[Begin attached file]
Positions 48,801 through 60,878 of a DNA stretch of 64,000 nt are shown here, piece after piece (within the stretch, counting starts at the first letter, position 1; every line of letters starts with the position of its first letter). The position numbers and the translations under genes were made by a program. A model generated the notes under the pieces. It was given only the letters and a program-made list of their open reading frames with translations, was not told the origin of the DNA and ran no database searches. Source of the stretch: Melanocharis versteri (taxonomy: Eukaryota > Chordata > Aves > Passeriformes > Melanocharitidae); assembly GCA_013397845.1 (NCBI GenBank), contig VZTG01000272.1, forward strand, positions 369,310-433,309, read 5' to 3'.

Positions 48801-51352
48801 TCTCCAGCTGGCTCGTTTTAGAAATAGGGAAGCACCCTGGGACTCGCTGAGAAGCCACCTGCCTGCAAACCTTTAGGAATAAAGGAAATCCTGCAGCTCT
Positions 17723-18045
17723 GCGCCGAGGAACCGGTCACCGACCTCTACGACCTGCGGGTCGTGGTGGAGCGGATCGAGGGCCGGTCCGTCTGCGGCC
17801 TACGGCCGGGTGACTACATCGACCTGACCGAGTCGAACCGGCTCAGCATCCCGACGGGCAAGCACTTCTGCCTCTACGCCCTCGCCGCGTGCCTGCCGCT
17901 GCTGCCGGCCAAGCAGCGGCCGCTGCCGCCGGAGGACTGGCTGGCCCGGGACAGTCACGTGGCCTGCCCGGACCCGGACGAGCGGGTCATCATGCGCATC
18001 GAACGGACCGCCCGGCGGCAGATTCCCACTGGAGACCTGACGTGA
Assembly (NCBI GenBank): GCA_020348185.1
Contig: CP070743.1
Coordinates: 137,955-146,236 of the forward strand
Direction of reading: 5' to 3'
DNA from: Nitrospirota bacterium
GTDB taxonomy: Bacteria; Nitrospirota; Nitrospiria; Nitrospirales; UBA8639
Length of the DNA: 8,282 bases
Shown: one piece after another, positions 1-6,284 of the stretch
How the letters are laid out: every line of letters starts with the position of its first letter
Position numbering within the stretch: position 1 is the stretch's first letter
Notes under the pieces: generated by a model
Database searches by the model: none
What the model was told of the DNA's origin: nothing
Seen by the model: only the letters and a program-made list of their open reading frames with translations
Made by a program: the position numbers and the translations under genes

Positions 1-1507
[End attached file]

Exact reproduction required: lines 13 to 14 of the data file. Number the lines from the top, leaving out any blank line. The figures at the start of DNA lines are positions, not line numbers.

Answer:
DNA from: Nitrospirota bacterium
GTDB taxonomy: Bacteria; Nitrospirota; Nitrospiria; Nitrospirales; UBA8639